Killing the messenger
I'm not surprised the American government would like to see Wikileaks shut down. What I'm surprised at is how easily non-government actors fall into line to help out.
Fundamentally, Wikileaks is a news gathering organization, and yes, a quarter million classified documents is news. Wikileaks didn't break confidentiality by publishing the documents, because they aren't required to hold these documents in confidence. Sure, the US government of the time wanted to keep the New York Times and Washington Post from publishing the Pentagon Papers, too, but life is filled with disappointments.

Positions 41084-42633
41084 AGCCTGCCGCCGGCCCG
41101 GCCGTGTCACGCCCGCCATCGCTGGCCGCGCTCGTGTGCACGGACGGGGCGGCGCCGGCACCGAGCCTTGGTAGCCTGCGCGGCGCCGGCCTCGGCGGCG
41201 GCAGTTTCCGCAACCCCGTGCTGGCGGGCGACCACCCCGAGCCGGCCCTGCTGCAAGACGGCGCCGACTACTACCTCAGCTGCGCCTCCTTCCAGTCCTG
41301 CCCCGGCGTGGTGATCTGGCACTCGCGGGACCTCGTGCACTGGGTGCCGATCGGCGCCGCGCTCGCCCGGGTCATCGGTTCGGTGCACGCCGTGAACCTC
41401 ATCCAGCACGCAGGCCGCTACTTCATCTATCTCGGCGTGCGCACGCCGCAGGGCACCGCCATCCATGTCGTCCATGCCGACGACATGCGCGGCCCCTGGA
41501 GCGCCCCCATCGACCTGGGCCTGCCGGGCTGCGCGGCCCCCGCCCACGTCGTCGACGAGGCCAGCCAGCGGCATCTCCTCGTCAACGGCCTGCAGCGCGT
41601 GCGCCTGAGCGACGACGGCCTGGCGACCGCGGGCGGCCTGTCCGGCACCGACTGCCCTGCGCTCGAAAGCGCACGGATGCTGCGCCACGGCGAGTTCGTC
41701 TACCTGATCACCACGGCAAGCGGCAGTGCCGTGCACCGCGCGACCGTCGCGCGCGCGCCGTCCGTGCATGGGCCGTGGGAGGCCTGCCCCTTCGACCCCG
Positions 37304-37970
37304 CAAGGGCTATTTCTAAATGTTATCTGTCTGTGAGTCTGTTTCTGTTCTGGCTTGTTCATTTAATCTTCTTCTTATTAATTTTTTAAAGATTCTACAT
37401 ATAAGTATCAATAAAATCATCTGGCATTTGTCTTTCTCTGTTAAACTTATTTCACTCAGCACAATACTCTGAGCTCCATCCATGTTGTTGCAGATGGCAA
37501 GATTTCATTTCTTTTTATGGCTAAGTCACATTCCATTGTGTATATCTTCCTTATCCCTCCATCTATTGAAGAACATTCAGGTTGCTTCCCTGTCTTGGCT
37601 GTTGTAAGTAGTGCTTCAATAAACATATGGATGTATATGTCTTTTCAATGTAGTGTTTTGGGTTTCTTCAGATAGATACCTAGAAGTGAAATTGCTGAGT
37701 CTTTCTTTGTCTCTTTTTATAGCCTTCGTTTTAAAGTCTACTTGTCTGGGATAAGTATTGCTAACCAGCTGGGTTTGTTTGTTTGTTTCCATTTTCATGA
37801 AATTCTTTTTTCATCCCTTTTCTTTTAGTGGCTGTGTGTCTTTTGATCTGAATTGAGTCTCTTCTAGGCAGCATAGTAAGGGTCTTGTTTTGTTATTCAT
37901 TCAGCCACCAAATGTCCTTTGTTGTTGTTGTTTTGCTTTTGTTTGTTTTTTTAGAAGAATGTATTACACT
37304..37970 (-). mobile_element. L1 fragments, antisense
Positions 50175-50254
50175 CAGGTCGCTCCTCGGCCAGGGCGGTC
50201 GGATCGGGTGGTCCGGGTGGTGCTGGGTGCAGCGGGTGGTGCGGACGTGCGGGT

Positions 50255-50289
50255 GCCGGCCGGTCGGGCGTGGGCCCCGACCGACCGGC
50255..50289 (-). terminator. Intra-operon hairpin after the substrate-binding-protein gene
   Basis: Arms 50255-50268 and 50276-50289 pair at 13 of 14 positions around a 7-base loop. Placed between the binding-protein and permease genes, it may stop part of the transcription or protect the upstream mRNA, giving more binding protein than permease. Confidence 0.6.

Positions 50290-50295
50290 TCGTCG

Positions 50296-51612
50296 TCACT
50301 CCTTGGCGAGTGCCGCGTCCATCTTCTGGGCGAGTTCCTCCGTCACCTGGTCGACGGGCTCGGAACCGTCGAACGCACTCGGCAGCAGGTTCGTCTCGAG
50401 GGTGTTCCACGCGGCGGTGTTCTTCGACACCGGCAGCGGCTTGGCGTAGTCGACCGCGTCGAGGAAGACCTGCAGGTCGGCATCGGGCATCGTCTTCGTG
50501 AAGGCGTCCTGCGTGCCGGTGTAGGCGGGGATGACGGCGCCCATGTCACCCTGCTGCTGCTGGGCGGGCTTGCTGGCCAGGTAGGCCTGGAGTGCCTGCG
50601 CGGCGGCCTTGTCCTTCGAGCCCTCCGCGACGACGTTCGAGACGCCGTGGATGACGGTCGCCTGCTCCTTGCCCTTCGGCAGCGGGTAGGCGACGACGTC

Now, as private organizations, Amazon and PayPal are under no obligation to help Wikileaks work, but I don't think it's unreasonable to ask what principle Wikileaks has violated to earn this sort of exceptional scrutiny. I can't think of one, myself - they received confidential documents, and they're publishing them.
Anyway, they can continue to be found here. Twitter has proved extremely useful, as their opponents try to play hide and seek with the site, but since this is an IP rather than domain name, it should hold solid.
As for my title, well, some take it more literally than others. Can you still collect a paycheck from the University of Calgary after advocating the murder of a newsman? Apparently so.